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Hypoxis hemerocallidea

   (Family: Hypoxidaceae)
Afrikaans: Sterblom, Gifbol English: Star flower, Yellow star  EDIT
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Plant Type: EDIT  Shrub
Height: 0.3m
Spread: 0.8m
Special properties:
  Drought Resistant (heavy)
  Frost Tolerant (heavy)
  Has Medicinal Uses
Rarity Status:
Preferred rainfall: Summer
Preferred position:
Full Sun
Biome: Grassland
  Contains toxic substances in the raw form.
Flowering time EDIT
x                   x x
Jan Feb Mar Apr May Jun Jul Aug Sep Oct Nov Dec
Flower colours
Flower shape
  Bees and other pollinators.
  Flower info
  The flowers are carried on 5 or 6 slender erect inflorescences, each carrying 5–13 bright yellow, star-shaped flowers with 6 tepals. Six free stamens arise from the base of the tepals with prominent anthers. The style is short and fat, carrying the robust stigma. The flowers are short-lived and close at midday. Flowers open sequentially from the base to the apex. Usually 1–3 flowers are open at the same time, thus encouraging cross-pollination.
Leaf shape EDIT
Leaf margin
Leaf texture Hairy
Leaf size 0400mm
  Leaf info EDIT
  Straplike leaves up to 400 mm long, neatly arranged one above the other in 3 ranks, broad, stiff and arching outwards with prominent ribs and tapering towards the tips.
Seed colour
  Seed info EDIT
  Seeds are hard, black, smooth and glossy.
Description EDIT
It is a beautiful tuberous perennial, synonymous with the grasslands, where its yellow star-like flowers herald the arrival of spring and summer rains.

The star flower is a very attractive, hardy garden plant.
It is excellent for a rockery or as a border to flower beds, but is also suitable for container planting.
Growing EDIT
The star flower is not easily propagated from seed, since the seeds remain dormant for about one year after flowering.
Corm division is a more rapid and successful method of propagating the plants.

It is drought-tolerant, frost-resistant, very easy to grow and an asset to any garden. It grows well in full sun in well-drained soil.
Distribution EDIT
Occurs in open grassland and woodland and is widespread in South Africa in the eastern summer rainfall provinces (Eastern Cape, Free State, KwaZulu-Natal, Mpumalanga, Gauteng and Limpopo). It also occurs in Botswana, Lesotho and Swaziland.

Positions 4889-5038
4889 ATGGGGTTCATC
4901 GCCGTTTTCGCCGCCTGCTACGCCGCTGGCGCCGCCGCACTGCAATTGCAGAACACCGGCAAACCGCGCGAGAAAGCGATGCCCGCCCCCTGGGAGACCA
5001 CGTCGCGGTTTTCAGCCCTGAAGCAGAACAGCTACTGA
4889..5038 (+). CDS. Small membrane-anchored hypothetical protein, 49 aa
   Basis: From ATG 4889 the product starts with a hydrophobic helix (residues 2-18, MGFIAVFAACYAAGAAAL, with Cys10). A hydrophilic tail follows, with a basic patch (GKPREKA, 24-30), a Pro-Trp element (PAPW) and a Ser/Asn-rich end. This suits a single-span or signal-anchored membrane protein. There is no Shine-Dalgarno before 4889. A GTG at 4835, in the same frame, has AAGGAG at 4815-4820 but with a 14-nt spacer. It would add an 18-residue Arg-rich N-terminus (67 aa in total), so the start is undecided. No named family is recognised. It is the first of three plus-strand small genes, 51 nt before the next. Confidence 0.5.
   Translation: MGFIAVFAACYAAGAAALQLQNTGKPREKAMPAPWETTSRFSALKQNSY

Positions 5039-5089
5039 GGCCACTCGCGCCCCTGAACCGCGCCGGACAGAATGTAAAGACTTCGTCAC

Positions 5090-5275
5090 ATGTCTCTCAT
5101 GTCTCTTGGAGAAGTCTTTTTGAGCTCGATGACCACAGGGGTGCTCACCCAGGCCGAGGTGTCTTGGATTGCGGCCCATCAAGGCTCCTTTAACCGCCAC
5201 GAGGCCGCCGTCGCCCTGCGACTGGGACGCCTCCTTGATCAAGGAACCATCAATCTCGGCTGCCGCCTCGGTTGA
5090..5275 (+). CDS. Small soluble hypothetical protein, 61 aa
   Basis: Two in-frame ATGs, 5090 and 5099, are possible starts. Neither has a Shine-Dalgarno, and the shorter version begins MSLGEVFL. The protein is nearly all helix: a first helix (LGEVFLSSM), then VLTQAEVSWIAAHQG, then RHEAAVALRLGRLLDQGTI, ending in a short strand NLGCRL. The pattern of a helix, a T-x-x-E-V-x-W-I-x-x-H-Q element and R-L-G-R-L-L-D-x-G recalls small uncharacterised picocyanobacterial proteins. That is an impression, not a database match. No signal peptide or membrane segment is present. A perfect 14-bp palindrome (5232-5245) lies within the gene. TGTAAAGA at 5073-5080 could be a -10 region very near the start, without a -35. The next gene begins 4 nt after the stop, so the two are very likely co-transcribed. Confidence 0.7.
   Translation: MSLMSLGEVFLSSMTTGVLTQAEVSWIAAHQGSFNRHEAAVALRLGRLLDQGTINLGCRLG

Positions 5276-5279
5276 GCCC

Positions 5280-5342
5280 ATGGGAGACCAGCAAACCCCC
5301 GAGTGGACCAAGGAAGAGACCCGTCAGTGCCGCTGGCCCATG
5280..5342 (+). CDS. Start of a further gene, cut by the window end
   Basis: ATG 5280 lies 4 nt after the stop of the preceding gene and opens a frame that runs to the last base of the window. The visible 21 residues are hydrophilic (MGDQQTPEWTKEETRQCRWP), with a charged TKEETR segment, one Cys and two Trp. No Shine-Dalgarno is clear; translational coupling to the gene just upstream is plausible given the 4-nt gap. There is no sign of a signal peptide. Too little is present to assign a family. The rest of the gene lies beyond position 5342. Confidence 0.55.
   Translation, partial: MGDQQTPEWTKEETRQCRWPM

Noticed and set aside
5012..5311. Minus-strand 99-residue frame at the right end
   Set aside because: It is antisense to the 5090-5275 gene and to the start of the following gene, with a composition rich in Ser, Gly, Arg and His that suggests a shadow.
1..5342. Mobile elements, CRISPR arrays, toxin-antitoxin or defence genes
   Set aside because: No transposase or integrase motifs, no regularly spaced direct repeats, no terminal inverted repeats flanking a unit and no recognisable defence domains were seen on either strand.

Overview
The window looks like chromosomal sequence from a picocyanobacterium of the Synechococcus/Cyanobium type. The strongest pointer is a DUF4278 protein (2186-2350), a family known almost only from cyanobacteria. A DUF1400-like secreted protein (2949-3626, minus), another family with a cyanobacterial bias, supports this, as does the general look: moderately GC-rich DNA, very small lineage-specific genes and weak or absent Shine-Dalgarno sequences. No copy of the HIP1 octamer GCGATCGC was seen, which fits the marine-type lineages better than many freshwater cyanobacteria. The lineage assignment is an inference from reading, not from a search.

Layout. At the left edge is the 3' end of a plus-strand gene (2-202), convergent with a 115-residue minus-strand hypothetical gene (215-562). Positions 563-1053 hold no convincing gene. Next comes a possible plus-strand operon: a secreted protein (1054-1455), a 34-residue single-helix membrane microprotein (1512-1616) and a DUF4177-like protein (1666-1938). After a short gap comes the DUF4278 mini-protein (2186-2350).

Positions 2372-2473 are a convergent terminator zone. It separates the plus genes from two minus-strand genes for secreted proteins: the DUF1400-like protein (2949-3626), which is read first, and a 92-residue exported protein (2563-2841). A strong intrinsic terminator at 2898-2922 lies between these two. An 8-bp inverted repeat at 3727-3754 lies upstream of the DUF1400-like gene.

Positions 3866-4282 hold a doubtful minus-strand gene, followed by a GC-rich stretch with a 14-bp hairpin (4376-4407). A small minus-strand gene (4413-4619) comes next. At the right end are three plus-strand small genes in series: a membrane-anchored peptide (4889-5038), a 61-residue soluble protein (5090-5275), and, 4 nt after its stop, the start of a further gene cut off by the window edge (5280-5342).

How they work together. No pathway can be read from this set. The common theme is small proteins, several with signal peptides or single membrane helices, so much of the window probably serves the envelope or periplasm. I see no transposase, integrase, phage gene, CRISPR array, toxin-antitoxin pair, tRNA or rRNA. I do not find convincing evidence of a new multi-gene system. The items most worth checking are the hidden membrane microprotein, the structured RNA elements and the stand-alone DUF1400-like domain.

History EDIT
African potato (in the misapplied sense) has been used as a traditional medicine for centuries. It is a household name in South Africa and probably the best known muti plant in the country. The African potato has even been recommended by a former Minister of Health for inclusion in the daily diet of HIV patients.

Today it is an alleged component of numerous over-the-counter medicinal preparations. In a study on the plants sold at muti markets in the Eastern Cape, Hypoxis hemerocallidea was the most-traded plant.

The tuberous rootstock is traditionally used to treat a wide variety of ailments. Weak infusions and decoctions of the corm are used as a strengthening tonic and during convalescence, and against tuberculosis and cancer. It is also used for prostate hypertrophy, urinary tract infections, testicular tumors, as a laxative and to expel intestinal worms. Anxiety, palpitations, depression and rheumatoid arthritis are further ailments treated with the plant.

Hypoxis hemerocallidea is used to build up the immune system of patients suffering from cancer and HIV. A phytochemical derived from Hypoxis is hypoxoside. This is an inactive compound which is converted to rooperol, which has potent pharmacological properties relevant to cancer, inflammations and HIV. Extracts from H. hemerocallidea are also effective in the treatment of the urinary system.

Another compound isolated in Hypoxis is sitosterol or phytosterol, which is an immuno-enhancer. Sitosterols are found in many green plants, and this is the main component of the commercial product ‘Moducare'. However, the plant is no longer used to manufacture Moducare capsules. Pine oil and soya oil extracts are now used instead.

The plant and its derivatives are sold in many muti markets, and commercial products are widely available. However Hypoxis also contains toxic substances in the raw form, and has not been registered with the Medical Control Council for that reason. Warning: The raw products can be toxic and must be used with caution. It is recommended to use a shelf product as a safe alternative.
Ecology EDIT
Fire-tolerant, and occurs widely in grassland where fire is part of the ecological regime. It is dormant during the fire season and resprouts after fire. The fibres protect the corm against fire damage. Fire promotes the growth of new leaves. Seeds are also stimulated to germinate by fire.

The flowers are visited by bees and other pollinators. It is not known to be favoured as food by browsing herbivores.
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